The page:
Parenting is humbling. I mean, it sure is easy to stand in front of a group and teach them what is right and true. It’s an entirely different thing to have a “student” with you day in and day out watching to see if you “practice what you preach.” Their life ends up revealing yours.

For almost 20 years I trained summer camp counselors at one level or another. Thousands of them. There was a key, memorable phrase that stuck out to me as part of our training:

People would rather see a sermon than hear one any day.”

People would rather watch the way someone lives, and learn from them, as opposed to just listening to what they had to say. So when it comes to raising kids, what are the lessons you are teaching?

I had two situations recently – one good and one bad – that caught me off guard. They were scenarios in which my kids were watching my life and inadvertently doing what they had seen me doing.

Let’s start with the good example…

The other day I was sitting on the couch talking to my wife when one of my sons came up to me to show me his new prized possession. It was his Bible. I didn’t think much of it until he opened it up to show me what was inside. He had underlined some verses, many of them, in fact.

I asked what he had done and he said simply, “Dad, I underlined some verses in my Bible, just like you do.”


(Here he is, proudly showing off his newly marked up Bible. I still struggle with the fact that his Bible has what appears to be sheep fur on the outside.)

Now, his choices of verses were quite funny. Maybe you are different than me. Maybe you – like my son – find deep meaning in a verse like this one:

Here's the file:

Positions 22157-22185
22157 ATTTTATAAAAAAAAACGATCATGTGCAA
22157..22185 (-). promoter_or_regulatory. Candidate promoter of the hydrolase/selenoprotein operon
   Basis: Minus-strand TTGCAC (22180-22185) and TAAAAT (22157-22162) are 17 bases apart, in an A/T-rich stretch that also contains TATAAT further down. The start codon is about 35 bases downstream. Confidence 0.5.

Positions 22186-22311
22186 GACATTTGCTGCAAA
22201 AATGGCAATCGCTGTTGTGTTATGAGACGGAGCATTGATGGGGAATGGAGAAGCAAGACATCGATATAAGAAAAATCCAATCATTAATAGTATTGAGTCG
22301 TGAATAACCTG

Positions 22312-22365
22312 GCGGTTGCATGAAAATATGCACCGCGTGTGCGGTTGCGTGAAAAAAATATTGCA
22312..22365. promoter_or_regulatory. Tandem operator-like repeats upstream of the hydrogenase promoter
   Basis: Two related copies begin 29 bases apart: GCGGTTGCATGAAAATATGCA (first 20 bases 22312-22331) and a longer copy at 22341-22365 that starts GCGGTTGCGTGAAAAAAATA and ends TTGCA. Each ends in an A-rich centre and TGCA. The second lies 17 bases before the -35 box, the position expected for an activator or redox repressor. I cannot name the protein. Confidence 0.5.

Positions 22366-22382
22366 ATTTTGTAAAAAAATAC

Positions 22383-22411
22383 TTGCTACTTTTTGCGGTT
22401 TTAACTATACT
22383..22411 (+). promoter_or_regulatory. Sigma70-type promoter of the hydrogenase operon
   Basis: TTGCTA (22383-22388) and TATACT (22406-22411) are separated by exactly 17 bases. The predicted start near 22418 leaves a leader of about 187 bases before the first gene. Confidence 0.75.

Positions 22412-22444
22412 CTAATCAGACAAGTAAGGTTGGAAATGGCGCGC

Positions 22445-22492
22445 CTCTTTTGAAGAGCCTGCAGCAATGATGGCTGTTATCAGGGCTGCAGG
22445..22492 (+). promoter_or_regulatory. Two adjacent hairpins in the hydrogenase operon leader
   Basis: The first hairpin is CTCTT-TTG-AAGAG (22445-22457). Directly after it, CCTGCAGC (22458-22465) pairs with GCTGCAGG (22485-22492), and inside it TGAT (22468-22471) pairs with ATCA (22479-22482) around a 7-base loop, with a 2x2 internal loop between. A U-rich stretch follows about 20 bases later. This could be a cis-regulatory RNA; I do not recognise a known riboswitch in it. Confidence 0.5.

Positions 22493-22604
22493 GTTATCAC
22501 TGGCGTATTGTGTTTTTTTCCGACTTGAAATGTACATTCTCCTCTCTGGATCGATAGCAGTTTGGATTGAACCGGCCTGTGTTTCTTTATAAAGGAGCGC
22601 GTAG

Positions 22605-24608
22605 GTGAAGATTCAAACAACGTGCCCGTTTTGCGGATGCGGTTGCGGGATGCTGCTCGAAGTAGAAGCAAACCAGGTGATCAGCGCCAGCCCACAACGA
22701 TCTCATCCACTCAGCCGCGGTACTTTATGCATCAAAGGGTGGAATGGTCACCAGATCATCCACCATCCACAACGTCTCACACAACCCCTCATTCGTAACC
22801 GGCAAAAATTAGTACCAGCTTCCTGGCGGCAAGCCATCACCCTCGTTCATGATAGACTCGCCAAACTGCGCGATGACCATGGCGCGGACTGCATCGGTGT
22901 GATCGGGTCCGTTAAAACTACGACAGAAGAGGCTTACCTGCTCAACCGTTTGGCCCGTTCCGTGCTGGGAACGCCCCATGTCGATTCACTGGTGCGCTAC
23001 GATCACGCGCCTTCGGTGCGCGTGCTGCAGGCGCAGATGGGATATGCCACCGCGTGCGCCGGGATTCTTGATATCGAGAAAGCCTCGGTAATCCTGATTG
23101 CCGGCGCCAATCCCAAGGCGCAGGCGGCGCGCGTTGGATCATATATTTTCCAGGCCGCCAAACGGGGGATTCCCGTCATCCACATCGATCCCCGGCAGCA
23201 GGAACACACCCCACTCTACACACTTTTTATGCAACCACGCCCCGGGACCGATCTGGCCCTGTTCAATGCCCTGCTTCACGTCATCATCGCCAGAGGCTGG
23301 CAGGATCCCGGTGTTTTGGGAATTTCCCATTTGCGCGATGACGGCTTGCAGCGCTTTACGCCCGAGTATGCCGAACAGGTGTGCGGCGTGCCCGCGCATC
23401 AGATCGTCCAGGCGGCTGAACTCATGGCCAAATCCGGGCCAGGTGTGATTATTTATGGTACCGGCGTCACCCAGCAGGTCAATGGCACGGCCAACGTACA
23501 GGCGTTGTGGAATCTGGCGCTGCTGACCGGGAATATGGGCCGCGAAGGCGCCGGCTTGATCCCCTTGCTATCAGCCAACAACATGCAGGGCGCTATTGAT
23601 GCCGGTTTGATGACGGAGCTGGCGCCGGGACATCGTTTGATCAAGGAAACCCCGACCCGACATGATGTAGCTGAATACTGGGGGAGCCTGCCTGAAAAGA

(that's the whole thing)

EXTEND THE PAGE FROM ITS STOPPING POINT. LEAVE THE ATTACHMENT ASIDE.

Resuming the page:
Jesus was in Bethany. He was at dinner in the house of Simon, who had a harmful skin disease.” Mark 14:3

Obviously, it’s not the verses that matter. What matters is the fact my son knows that I read the Bible. He has seen me doing it. He also knows that I underline verses that I find especially meaningful at a certain point in time. And he is following in the footsteps of the one he follows.

Now, on to the bad example…

We have a dog. Her name is Scout. She isn’t always perfect. In fact, she’s still in the midst of the puppy phase. That means she pees on the floor, jumps on the couch, chews on the furniture, eats food that isn’t hers, wants to play when others don’t, and has far too much energy for something her size.

And sometimes that gets on my very last nerve.

So the other day that same son of mine got frustrated with something she did, so she let her have it. She started off with the high-pitched, high-volumed, “SCOUT!!!!” What followed was my son yelling, griping, and downright overreacting to Scout’s offense. Yeah… like father, like son.


(There were no animals hurt as part of this blog post. Only my son trying to make a really mad face to act like he was yelling at our dog, Scout. And in case you noticed, yes, my son thought it would be a good idea to rip off the sleeves of his long-sleeved shirt after church on this day. I’m sure that will end up in a blog post at some point in the future.) 

Have you ever considered what your kids are learning from your life?

Consider these examples:

Example #1:

What you say – God is good. He loves you and wants you to know Him.

What you do – The only time you mention God is when it’s time to go to church, and even that is irregular. You never read your Bible, and rarely consider pointing out the beauty of His creation that reveals Him day in and day out.

Example #2

What you say – Honor your mother now and love your wife someday.

What you do – You treat your wife like one of the guys. You incessantly tease her, and rarely speak affirming words to her – especially in front of your kids. Not even the simplest of things – like opening her car door, or giving her a kiss at an unexpected time – is something that ever crosses your mind.

Example #3

What you say – Work hard in school. Make good grades.

What you do – You complain, a lot, about work. From your vantage point, the problems at work are never your fault. You deserve more. You think you should be treated better, should be paid more, and should be appreciated more for what you do. As a result, your attitude is poor, your effort diminishes, and your focus turns elsewhere.

Our kids are constantly learning, and they’re not just learning what we tell them to learn. They are learning by watching our examples. Consider today, what is the example you are setting.

Have your kids surprised you by living out something they learned from you? If so, what?